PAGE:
'Clunker' program temporarily halted


POSTED: Friday, July 31, 2009

Talk about a clunker of a deal: The U.S. government's $1 billion “;cash for clunkers”; program came to a screeching halt in Hawaii yesterday afternoon over government and industry concerns it was running on empty.

However, the White House said late yesterday that the program was not suspended.

Earlier in the day, national news reports said the program was about to be suspended. The reports cited U.S Transportation Department and auto industry concerns about the wildly popular program exhausting budgeted funds.

The Hawaii Automobile Dealers Association received an e-mail from the National Automobile Dealers Association at about 2 p.m. confirming the reports, and the dispatch was immediately forwarded to member dealers, where in-progress cash-for-clunkers deals were stopped.

“;They're done; they're not going to do any more,”; said HADA Executive Director Dave Rolf.

But then came word from the White House, yesterday evening, that the program was merely under review.

“;We are working tonight to assess the situation facing what is obviously an incredibly popular program,”; White House press secretary Robert Gibbs said of the Car Allowance Rebate System. “;Auto dealers and consumers should have confidence that all valid CARS transactions that have taken place to date will be honored.”;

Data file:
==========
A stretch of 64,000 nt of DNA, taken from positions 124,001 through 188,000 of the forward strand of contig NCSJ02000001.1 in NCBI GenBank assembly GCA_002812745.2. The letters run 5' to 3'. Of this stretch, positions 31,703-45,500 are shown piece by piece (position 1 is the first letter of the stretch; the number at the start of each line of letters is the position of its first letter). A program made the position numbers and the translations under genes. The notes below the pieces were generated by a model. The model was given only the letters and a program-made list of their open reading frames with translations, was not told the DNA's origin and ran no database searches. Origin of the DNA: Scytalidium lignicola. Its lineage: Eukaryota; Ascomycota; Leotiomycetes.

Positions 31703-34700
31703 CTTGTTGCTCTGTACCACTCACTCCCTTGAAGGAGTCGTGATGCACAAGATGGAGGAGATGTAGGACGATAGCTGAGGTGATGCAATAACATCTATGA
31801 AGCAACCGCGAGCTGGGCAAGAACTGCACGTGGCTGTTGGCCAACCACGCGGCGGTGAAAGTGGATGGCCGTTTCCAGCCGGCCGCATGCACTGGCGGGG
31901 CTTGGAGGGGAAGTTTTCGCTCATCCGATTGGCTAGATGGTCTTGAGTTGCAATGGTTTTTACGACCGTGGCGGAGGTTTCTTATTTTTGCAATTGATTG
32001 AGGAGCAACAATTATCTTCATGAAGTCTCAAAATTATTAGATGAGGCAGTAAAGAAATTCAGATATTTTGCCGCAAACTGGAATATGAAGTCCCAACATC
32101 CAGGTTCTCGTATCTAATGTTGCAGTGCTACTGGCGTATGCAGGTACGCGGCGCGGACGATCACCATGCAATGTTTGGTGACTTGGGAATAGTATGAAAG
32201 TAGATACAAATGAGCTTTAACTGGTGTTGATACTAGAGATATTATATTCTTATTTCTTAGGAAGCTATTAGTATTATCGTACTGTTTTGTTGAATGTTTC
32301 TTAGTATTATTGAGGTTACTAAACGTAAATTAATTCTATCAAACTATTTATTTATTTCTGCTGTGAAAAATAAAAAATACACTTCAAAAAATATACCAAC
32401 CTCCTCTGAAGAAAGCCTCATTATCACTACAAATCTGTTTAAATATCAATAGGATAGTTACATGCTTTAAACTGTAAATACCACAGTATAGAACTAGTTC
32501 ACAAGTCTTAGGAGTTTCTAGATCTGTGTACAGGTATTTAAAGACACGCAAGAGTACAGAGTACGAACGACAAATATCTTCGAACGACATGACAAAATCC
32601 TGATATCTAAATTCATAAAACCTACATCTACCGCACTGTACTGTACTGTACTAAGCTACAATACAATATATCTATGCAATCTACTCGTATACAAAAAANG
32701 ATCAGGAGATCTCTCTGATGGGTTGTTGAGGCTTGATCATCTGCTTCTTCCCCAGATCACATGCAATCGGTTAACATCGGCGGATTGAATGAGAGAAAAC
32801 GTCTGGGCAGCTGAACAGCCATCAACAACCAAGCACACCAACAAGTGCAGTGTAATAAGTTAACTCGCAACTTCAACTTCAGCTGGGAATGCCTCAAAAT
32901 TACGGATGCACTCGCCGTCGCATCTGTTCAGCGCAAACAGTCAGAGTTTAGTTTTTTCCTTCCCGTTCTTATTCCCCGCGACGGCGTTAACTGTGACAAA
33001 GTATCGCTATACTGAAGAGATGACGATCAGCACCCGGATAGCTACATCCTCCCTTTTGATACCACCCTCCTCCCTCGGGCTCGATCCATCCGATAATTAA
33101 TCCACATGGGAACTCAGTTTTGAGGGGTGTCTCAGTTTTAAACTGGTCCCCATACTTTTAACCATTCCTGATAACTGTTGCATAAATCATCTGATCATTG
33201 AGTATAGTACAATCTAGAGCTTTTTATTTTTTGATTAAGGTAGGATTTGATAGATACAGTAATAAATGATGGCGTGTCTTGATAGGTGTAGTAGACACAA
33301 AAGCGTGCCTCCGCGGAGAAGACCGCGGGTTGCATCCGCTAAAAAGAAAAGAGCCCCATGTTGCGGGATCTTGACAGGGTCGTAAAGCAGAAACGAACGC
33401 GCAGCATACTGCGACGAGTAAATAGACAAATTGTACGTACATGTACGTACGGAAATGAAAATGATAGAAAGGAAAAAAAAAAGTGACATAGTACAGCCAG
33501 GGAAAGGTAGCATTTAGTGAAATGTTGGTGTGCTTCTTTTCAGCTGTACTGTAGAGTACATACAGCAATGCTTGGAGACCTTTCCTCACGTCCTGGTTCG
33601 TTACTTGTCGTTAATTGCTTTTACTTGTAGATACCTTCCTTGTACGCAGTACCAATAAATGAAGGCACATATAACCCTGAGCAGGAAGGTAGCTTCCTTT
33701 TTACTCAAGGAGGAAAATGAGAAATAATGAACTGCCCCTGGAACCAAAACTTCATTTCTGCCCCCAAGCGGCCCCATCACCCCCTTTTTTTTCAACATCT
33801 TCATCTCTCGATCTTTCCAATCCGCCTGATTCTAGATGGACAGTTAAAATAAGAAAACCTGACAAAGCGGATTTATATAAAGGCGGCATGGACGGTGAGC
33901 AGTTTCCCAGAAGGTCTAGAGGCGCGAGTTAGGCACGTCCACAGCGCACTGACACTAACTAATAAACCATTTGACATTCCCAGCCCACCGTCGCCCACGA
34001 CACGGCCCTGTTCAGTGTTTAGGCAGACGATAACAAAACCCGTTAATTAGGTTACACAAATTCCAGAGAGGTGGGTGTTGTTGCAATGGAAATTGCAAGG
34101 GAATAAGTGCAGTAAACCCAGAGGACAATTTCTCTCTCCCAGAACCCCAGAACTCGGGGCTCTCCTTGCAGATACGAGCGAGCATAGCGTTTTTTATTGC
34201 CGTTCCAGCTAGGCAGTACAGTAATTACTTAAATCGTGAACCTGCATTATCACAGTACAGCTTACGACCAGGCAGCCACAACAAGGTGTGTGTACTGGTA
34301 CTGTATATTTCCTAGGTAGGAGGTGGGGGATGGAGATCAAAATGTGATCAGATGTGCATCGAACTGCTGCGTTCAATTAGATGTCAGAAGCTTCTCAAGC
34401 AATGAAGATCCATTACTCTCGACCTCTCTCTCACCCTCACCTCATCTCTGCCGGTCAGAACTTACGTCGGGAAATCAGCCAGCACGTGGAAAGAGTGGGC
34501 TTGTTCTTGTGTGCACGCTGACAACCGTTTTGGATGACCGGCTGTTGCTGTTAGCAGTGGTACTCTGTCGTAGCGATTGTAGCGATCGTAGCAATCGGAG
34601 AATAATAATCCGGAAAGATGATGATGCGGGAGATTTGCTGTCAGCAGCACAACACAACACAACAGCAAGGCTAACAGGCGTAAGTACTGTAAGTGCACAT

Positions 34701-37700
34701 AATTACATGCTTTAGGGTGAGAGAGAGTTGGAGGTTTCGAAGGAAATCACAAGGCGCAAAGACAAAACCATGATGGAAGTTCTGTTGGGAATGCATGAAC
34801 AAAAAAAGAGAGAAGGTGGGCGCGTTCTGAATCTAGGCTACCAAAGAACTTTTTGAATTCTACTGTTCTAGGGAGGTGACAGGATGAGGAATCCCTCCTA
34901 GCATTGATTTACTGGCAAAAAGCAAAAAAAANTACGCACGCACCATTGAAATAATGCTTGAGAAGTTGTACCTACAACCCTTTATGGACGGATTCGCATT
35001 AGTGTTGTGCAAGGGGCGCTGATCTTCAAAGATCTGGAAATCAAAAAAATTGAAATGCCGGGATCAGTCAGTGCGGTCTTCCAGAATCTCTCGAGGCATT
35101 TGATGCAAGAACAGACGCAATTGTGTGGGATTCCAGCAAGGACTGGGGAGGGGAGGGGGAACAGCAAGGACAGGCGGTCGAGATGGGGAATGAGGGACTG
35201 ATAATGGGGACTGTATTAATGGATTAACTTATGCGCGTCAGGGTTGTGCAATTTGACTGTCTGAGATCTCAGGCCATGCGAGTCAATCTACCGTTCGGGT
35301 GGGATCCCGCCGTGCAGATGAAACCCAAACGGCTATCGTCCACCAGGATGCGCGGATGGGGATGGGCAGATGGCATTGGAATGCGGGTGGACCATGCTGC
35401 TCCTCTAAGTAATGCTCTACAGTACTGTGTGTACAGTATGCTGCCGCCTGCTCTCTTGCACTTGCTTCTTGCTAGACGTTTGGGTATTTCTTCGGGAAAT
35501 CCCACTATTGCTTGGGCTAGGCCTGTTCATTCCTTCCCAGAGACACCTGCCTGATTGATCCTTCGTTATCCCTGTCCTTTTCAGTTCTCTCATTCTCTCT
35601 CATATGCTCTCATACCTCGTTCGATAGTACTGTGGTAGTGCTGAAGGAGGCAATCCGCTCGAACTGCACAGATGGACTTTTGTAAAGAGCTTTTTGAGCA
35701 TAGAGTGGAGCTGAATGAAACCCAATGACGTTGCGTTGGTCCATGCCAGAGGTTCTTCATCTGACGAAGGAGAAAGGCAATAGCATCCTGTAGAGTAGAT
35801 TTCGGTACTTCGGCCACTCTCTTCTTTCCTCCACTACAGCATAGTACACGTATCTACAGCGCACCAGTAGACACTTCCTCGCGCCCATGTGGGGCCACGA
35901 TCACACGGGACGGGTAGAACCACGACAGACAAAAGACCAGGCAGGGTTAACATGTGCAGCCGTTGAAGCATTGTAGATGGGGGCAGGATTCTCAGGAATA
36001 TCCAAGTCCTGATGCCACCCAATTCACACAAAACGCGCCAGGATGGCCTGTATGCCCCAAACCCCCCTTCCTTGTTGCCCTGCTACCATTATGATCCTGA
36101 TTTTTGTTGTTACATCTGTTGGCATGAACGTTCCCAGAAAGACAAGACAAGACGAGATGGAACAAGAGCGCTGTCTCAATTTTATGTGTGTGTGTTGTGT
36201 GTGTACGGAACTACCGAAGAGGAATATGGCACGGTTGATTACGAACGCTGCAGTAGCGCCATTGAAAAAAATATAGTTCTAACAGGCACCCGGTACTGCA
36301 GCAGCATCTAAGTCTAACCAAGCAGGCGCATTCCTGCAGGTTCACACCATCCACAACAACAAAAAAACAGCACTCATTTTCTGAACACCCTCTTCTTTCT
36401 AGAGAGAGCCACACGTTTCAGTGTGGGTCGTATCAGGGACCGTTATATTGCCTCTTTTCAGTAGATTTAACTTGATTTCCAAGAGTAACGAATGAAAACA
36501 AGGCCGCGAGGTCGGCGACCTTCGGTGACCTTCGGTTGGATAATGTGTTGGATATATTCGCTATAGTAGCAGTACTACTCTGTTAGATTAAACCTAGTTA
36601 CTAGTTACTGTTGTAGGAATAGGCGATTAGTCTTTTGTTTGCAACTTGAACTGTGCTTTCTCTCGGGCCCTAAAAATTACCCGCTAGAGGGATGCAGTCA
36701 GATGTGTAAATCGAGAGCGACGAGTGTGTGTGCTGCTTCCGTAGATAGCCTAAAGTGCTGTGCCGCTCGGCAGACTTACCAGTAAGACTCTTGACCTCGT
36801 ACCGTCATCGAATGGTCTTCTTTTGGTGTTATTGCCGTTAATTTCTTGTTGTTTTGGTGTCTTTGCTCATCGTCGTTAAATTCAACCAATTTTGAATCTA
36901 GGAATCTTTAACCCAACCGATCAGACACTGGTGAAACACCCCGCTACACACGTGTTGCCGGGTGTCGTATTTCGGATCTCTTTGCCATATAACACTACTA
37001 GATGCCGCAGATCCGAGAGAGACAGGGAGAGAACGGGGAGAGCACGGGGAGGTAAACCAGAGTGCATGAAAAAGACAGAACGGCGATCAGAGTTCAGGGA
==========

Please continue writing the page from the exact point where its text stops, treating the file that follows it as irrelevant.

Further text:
Gibbs said the administration was “;evaluating all options”; to keep the program funded.

NADA surveyed 2,000 dealers and found that about 25,000 deals awaiting reimbursement approval were backlogged in the CARS program system, administered by the National Highway Traffic Safety Administration—nearly 13 sales per dealership.

Considering the 23,000 dealers participating, NADA feared sales may already have surpassed the 250,000 deals the program was projected to generate.

Sales that don't get approved could send dealers into debt on the deals, one Ala Moana car salesman said.

“;This could bankrupt dealers,”; said Bill van den Hurk, owner of Aloha Auto Group Ltd., which has Kia dealerships on each island.

Van den Hurk said he believes the program overburdened the dealers and exposed them to too much financial risk.

One undisputed success of the program is that it drove customers into showrooms, said Nick Cutter, owner of seven Oahu dealerships.

“;The consumer response was great,”; he said, “;but the burden on the dealer is quite large.”;

His team expected that completing the paperwork, online processing and clunker disposal process to take three days to a week for each vehicle.

Cutter did not have the number of his dealerships' deals awaiting authorization, but said, “;At this point I'm hoping it's zero.”;


» $779M: Estimated funds remaining for all vehicles except for CAT3 Trucks.

» $75M: Estimated funds remaining for CAT3 Trucks.

* This balance reflects only requests for reimbursement that dealers have entered in the CARS program as of this date.


Bloomberg News and The Associated Press contributed to this report.